Africa could address electricity outage with investment in micro-hydroelectric dam

By Alpha Bedoh Kamara

The challenges by African governments to ensure sustainable and reliable electricity supply seems to be increasing as demand increase amidst an increasing population in the rural and most deprived communities without this needed service.

Hydroelectric plants with a capacity of 20 MW or less are a valuable niche of the hydro industry to provide local power in underdeveloped countries and sources of new capacity in established markets.

Few African countries are trying to tap into this sector and results are proving far more resourceful for community development, especially in the rural sector.

Large-scale hydropower projects in Africa have proved problematic over the years, and in Sierra Leone the Bumbuna Hydro-electric Power Plant can only provide better output in the rainy season. It is hoped that by the end of 2017 Sierra Leoneans will see better improvement in electricity supply in the capital city and the major provincial district headquarters.

The government of Sierra Leone signed an agreement with US-based Joule Africa In May 2011 to undertake the plant’s second phase development to increase the plant’s capacity to 400MW and help meet the growing electricity needs.

The project will require an investment of $750m. It is expected to be completed by 2017, according to Power-technology.com/.

The World Bank estimates that 70 percent of the economically feasible hydro potential in developing countries, and 93 percent of the potential in Africa, remains unexploited.

The micro-hydroelectric dam providing electricity supply in Kenema, East of Sierra Leone, was installed in the 70s but continues to provide electricity to that part of the country and environs, including Bo, the Southern district headquarter.

In other parts of the continent, major hydro power plants are facing lots of challenges. In 2006, droughts resulted in hydro plants being shut down in Tanzania and in June 2009 Kenya closed its 14-megawatt Masinga Dam, the largest in the country, forcing the government to import expensive emergency power-generation technologies from the Scottish company Agrekko to prop up the economy, East Africa’s largest.

In Afghanistan, small-scale projects to increase access to electricity, such as the construction of micro-hydroelectric dams, are having significant impact on the lives of rural communities. These sub-projects, funded by the National Solidarity Program, are part of the concerted effort by the Government of Afghanistan to significantly increase electricity coverage of the population.

nepal-microhydro

Workers train on a micro-hydro plant in Nepal. Photo: Nepal Micro Hydropower Development Association

More than 8,000 energy sector sub-projects have been financed under the program, supported by the World Bank, Afghanistan Reconstruction Trust Fund (ARTF) and Japanese Social Development Fund (JSDF).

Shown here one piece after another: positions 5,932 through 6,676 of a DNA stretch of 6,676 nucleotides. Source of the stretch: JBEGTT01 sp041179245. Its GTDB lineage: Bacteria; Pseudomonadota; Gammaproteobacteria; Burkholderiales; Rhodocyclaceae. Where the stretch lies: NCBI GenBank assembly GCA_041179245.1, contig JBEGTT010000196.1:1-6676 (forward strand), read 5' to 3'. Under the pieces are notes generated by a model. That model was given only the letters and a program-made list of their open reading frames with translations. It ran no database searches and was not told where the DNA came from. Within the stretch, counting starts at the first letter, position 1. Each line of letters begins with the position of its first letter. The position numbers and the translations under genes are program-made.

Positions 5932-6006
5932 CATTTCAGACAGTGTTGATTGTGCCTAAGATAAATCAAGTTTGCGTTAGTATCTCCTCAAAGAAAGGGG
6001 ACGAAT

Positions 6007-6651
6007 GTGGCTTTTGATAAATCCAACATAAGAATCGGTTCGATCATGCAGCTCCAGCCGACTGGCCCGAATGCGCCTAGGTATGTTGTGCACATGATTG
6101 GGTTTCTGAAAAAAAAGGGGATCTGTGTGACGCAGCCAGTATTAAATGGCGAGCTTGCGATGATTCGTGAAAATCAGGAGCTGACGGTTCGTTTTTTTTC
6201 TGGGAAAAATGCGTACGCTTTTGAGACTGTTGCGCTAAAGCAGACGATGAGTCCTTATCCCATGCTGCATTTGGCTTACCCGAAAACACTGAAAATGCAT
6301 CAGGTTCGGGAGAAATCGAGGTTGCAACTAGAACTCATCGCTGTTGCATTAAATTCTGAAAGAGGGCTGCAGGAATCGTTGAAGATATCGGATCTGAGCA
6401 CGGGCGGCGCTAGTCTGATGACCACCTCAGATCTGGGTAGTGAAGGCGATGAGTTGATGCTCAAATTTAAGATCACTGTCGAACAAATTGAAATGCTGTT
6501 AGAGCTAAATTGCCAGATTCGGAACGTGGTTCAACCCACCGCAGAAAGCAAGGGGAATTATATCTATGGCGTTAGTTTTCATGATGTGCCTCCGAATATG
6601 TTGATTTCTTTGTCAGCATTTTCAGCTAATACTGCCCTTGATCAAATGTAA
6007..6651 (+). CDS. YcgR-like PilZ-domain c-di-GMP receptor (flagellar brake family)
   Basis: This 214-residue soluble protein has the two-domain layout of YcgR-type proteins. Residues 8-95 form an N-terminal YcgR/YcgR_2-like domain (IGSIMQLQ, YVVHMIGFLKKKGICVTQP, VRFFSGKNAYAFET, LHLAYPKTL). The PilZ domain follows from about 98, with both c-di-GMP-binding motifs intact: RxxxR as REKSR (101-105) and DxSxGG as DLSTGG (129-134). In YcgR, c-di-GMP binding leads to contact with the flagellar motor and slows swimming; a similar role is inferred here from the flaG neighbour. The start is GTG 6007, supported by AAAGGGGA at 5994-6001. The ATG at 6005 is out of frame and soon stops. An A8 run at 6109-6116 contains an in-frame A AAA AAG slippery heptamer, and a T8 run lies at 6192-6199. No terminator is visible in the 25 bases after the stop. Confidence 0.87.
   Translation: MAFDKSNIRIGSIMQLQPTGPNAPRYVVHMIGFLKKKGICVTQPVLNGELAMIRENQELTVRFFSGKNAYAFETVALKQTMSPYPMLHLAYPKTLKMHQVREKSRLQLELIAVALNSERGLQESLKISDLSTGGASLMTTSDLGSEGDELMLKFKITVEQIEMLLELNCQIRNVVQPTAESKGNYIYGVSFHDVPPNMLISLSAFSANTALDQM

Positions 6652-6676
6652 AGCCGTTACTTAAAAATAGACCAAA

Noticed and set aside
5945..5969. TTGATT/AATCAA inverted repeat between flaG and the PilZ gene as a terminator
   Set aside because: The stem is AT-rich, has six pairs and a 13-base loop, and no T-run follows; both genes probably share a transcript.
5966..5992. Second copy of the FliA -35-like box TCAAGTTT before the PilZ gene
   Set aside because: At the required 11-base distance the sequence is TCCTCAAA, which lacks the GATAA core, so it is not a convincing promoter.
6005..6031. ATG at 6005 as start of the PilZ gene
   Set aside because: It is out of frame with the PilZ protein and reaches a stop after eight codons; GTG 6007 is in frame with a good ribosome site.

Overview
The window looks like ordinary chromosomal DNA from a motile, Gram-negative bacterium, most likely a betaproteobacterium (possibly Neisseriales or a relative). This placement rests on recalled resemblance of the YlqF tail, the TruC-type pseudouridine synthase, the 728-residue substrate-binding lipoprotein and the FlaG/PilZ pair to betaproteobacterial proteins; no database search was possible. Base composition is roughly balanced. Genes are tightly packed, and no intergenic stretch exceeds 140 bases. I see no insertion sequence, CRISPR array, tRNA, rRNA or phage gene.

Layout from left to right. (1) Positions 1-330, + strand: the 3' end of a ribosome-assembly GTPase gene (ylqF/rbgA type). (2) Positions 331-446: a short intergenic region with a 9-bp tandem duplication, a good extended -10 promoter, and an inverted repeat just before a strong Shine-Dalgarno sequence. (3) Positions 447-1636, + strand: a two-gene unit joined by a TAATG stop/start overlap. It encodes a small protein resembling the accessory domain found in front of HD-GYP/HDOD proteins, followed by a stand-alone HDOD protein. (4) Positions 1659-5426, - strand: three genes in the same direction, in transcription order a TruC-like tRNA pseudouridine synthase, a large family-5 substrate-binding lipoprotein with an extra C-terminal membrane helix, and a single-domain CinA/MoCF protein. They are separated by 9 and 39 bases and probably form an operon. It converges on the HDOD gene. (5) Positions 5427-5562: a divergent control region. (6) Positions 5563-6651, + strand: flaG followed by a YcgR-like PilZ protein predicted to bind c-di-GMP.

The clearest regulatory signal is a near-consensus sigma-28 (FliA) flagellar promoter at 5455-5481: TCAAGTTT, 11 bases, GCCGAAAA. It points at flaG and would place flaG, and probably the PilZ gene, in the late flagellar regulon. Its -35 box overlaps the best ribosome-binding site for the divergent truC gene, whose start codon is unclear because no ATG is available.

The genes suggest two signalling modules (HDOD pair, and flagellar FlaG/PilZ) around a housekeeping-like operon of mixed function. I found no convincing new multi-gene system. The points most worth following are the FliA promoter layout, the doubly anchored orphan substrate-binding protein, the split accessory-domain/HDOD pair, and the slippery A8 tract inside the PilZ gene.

Over the last 12 years, the National Solidarity Program (NSP), under MRRD, has invested over $200 million in projects to provide access to energy to over four million people in rural communities. More than 8,000 energy sector sub-projects, which have a total generation capacity of over 100 MW of power, have been financed under NSP. A recent randomized impact evaluation of NSP underlined that the energy related projects scored well on both impact and sustainability, exemplified by the recent sub-project in Sabzaab village.

Micro-hydroelectric dam which typically do not use dams and do not significantly affect natural river flows, are also quicker and easier to set up, according to Chandi Makuyana, a business development adviser with Practical Action, a British organization promoting technology as a means of economic development in poor countries.

“If you install a large power plant, there are also transmission costs to get electricity into rural areas,” Ms. Makuyana said. “Micro-hydro means power is generated where it is needed. It’s more cost-effective and it means communities can be self-sufficient in electricity.”

Practical Action estimates that every kilowatt of power generated through their micro-hydro systems costs around $1,300.

A six-kilowatt system – large enough to drive an electric mill and provide light for a community of 500 – would cost approximately $7,800.

Africa is again in its budding stage with so much expected from the leaders to prioritise development goals and should therefore take advantage of these cost effective, easy to install and managed, and environmentally friendly innovations.

 

Credit: World Bank, GreenEnergy and Powertechnology.com

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Categories: Business, Development, Opinion

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